When I observe that the resident’s health worsens, I inform the next-of-kin and invite the spouse or the children to a meeting together with the responsible doctor and I, and we inform the next-of-kin what they might expect. The end-of-life care is not only about the resident and their last days, but also is to care for their next-of-kin to meet their needs and to overcome guilt feelings, anger or sadness.… (PI1).

Another way to care for patients was to deliberately increase opportunities to exercise autonomy during the caring process. For instance, the focus group participants discussed issues around advanced life support during the resident’s last days of life. Being prepared and having knowledge were the preconditions that gave them the authority to identify and make decisions about residents’ needs in here-and-now moments, hence exercising their autonomy. Some participants shared their experiences with controversies between next-of-kins’ and nurses’ assessments of what is the best care for the residents during their last days of life. Therefore, the importance of taking the initiative to discuss and clarify the resident’s needs and preferences was emphasised during the focus group interview, as shown in the following quote:

Some next-of-kins express wishes for advance life support and hospitalisation for their loved ones… and sometimes, to meet their needs, we try this, but the resident is suffering. The resident comes back to us after one or two days… To avoid this, clear guidelines, and a dialogue between the resident, their next-of-kin and us at the very beginning [when the resident enters the nursing home] is important… I think that minimalising the occurrence of difficult or conflictual situations and relieving the sufferance is care for both resident and their next-of-kin (P8FG).

Care giving—knowing what, why, how and when

During the interviews, the participants also discussed the caregiving process and provided concrete examples of what their caregiving encompassed. Spending extra time with the resident, choosing to be in the room and holding their hand to maintain physical contact was perceived as an autonomous caring act and a deliberate choice. One participant described this as follows:

For me, it is important that the dying person feels or hears that I am here with him or her… how he or she feels in these moments matters to me. I do it because I want to do it.… (PI5).

Other participants said that being autonomous when they actually provided caregiving to residents helped them make continuous assessments based on knowledge about what, how, how much, when and why to care. Knowledge and skills were decisive factors in providing competent care and making autonomous decisions during the caregiving phase; hence, competence was perceived as a moral dimension of caregiving. One of the participants said the following:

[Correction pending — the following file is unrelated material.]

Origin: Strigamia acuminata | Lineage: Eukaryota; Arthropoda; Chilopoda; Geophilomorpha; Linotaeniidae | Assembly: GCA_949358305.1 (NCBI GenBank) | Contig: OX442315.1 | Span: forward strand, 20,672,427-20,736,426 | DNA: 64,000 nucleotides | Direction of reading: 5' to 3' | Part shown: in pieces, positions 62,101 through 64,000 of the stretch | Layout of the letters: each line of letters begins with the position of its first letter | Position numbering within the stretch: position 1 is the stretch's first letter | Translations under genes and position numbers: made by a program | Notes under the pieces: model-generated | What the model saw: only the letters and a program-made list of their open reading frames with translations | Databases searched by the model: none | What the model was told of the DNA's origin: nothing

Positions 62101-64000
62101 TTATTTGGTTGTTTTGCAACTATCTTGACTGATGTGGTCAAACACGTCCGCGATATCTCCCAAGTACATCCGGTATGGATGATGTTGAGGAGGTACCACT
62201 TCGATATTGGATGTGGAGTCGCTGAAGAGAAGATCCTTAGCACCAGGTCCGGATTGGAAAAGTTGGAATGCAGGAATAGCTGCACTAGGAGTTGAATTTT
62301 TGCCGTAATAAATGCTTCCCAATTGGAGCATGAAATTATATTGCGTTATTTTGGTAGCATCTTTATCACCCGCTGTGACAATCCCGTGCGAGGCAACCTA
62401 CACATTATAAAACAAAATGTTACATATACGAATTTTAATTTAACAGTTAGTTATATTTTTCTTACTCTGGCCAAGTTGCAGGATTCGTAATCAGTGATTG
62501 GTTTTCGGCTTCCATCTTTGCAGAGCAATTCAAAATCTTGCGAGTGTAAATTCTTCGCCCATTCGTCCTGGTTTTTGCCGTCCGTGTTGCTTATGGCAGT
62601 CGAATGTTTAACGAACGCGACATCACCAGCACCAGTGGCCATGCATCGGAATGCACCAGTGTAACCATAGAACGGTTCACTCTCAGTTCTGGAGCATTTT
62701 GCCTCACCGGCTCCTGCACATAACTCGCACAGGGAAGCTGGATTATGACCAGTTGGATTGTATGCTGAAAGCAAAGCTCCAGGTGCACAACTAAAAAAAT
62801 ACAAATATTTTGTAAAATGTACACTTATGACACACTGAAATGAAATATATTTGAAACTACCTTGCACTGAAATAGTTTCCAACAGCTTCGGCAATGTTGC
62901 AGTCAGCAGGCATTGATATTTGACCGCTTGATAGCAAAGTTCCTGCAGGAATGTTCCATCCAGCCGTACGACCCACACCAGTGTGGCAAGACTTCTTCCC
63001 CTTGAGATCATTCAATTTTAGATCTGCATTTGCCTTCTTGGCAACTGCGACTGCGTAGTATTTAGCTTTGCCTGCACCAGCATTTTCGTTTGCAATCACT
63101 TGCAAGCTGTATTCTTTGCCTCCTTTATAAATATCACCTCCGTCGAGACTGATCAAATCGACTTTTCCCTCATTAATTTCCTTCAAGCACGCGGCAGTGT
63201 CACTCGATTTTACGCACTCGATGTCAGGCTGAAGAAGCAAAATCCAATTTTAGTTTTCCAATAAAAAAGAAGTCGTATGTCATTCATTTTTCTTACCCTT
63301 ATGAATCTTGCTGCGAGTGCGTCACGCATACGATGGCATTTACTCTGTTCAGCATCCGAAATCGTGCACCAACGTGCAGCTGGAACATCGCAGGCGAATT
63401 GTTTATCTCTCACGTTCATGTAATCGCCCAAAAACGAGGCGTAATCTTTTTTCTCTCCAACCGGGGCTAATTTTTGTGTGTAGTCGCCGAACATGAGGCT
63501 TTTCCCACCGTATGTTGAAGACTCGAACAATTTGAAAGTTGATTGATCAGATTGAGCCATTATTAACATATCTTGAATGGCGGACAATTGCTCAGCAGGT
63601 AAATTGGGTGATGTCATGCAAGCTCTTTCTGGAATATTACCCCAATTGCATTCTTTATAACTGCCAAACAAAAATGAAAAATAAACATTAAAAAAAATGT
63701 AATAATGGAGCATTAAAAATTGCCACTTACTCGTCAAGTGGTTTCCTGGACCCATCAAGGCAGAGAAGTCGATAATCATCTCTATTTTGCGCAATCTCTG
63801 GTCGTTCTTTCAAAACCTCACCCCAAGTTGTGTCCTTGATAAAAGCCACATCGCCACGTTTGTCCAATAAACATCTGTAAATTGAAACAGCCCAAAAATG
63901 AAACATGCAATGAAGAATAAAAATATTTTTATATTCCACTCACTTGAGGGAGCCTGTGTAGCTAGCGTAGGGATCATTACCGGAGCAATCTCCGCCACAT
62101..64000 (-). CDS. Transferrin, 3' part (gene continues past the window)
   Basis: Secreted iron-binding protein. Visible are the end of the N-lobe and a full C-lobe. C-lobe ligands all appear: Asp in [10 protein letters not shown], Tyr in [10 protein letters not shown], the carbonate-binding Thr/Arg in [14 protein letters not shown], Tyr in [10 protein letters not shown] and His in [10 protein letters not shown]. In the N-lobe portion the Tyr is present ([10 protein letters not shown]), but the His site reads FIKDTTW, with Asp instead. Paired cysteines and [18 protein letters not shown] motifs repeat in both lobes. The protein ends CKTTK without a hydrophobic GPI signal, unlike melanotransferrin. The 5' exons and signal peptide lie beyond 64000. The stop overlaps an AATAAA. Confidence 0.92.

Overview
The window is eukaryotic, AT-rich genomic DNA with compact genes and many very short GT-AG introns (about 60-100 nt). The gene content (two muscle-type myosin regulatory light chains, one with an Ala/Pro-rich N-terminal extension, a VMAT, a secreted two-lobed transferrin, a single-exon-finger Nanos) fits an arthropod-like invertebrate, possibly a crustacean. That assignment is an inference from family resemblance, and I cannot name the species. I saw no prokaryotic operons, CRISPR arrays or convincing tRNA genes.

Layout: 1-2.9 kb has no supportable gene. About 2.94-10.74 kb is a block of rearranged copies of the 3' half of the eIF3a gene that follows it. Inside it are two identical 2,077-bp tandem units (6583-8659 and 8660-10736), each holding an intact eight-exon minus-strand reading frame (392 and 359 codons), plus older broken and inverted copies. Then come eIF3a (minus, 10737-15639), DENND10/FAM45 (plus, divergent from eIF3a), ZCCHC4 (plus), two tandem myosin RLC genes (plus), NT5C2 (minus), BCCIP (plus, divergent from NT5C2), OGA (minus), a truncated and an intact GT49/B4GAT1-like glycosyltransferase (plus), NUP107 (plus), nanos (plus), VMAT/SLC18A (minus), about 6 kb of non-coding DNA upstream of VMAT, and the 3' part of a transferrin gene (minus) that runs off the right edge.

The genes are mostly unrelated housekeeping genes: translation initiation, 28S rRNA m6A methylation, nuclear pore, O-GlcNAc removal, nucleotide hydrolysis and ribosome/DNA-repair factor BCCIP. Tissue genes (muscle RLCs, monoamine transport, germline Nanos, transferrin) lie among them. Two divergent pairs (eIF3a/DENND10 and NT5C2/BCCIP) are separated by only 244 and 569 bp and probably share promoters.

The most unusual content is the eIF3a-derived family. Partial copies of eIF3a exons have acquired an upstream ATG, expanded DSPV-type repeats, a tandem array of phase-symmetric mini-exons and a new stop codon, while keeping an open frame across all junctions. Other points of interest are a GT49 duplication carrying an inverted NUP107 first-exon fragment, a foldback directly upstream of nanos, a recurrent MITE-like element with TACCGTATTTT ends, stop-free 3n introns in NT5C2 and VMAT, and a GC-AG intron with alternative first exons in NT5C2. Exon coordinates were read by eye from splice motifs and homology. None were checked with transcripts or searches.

Caregiving at end-of-life is not only about giving morphine according to the doctor’s prescription… it involves all the judgements you have to make, all the skills you have… from preventing the occurrence of bedsores to knowing when to stop feeding but preventing thirst… think about all this knowledge and experience you must have to be able to make autonomous bedside judgements about when, why and so on.… (PI2).

Care giving at the end-of-life was described as all the necessary activities a nurse does to provide comfort and compassionate care to a dying resident. Among these activities, providing fundamental care and keeping residents comfortable and free of pain were seen as parts of the caregiving process. Moreover, adequate pain relief and symptom management were described as the moral dimension of care giving at this stage of end-of-life care, as one of the participants from the focus group interview said:

You cannot be passive when you see that the resident is suffering. I cannot go home and think that I should have done one or the other. It is against the nurses’ code of ethics and my personal moral and ethical principles. You have to act… I have to do what is needed… first thing first… pain relief and then personal hygiene! (P9FG)

Some of the participants mentioned some challenges they encountered during the care giving process. They said that care giving implies also standing in demanding situations. The lack of healthcare personnel with necessary knowledge or formal palliative care education or handling ethical dilemmas was seen as demanding situations that influenced the provision of care giving. Most of the participants felt that they were alone during the decision-making processes, which increased their awareness of their professional autonomy:

Sometimes, during weekends or evenings, I am the only nurse among the healthcare staff, and I have an overall responsibility for all nursing home residents. I have to prioritise who gets my attention and who needs me the most. Things can happen, regardless of whether it is Friday evening or weekend. I have to make a decision and do what is needed: to be with the dying resident and to support his or her next-of-kin in that moment. (PI5)

Care receiving—assessing caregiving

Several participants stated that, during the care-giving process, it was important to assess how the resident receive the care provided at the end-of-life stage. This was possible by monitoring the resident’s state of being but to also assess the outcomes of their care giving activities. They also reflected on their assessments and how they subsequently dealt with those assessments.

All the participants were confident in their knowledge and with their care giving at the end-of-life stage. They were aware that their care activities had consequences for the residents’ physiological and psychosocial needs. The assessment of the resident’s state of being was made by nurses listening, observing and interpreting resident’s response to care giving as signs of comfort or discomfort. One of the participants explained this as follows: